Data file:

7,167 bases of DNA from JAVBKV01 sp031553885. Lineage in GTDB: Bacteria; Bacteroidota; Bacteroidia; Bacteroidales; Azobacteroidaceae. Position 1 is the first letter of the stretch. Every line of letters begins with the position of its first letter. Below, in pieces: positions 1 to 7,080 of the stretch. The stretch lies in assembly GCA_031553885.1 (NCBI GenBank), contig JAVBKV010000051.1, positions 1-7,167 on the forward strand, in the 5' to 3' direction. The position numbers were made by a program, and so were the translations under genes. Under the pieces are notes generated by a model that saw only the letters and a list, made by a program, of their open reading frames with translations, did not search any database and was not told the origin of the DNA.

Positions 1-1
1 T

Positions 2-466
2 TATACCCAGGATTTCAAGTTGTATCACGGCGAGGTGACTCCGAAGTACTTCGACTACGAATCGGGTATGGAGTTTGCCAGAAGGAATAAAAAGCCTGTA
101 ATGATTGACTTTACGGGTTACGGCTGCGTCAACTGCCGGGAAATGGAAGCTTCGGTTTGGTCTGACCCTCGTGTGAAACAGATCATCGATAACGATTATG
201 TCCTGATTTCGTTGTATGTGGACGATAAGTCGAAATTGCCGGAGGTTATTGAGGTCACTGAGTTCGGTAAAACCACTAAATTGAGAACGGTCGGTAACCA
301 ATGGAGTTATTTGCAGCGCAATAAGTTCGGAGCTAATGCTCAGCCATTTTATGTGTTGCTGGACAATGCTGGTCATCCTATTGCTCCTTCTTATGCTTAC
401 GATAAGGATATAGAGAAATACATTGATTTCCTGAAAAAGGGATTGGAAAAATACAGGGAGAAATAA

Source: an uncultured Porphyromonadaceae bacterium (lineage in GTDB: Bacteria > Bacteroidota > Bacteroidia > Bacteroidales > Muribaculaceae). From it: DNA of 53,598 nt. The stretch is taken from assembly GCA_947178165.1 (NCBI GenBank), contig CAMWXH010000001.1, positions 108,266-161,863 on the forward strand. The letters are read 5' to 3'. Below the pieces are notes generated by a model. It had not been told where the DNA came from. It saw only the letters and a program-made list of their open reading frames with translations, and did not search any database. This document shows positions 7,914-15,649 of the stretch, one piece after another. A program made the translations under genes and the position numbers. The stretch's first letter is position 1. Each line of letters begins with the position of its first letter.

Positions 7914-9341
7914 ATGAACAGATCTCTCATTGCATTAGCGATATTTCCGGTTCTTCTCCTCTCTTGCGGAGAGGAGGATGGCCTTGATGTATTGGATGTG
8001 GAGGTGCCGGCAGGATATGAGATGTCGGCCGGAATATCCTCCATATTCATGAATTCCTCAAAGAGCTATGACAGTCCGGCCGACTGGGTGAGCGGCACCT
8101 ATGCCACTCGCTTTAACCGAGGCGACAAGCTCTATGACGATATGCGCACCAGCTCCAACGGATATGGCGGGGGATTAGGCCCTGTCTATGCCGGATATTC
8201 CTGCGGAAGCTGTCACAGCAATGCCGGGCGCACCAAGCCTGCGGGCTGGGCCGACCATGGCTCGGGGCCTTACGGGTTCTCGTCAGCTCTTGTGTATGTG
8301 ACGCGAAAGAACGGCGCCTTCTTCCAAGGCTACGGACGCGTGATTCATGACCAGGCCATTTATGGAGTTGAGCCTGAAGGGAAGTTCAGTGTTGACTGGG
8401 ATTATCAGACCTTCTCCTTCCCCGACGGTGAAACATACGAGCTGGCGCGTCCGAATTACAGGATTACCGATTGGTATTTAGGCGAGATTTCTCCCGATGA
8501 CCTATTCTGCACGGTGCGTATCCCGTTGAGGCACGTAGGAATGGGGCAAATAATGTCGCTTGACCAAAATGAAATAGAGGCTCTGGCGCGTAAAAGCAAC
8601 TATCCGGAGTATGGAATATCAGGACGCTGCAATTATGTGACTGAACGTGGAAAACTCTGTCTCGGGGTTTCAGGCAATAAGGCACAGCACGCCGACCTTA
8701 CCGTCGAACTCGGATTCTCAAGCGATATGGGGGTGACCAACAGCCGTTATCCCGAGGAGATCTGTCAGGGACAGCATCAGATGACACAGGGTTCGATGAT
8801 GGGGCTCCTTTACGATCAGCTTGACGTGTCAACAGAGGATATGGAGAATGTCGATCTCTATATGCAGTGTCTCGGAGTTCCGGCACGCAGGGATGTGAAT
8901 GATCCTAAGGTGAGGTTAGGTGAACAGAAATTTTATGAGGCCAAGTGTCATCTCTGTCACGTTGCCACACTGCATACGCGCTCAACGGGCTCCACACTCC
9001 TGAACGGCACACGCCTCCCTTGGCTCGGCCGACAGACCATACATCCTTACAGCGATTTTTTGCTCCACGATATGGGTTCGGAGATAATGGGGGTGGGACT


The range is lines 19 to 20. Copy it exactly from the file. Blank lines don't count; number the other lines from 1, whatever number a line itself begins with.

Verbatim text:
8601 TATCCGGAGTATGGAATATCAGGACGCTGCAATTATGTGACTGAACGTGGAAAACTCTGTCTCGGGGTTTCAGGCAATAAGGCACAGCACGCCGACCTTA
8701 CCGTCGAACTCGGATTCTCAAGCGATATGGGGGTGACCAACAGCCGTTATCCCGAGGAGATCTGTCAGGGACAGCATCAGATGACACAGGGTTCGATGAT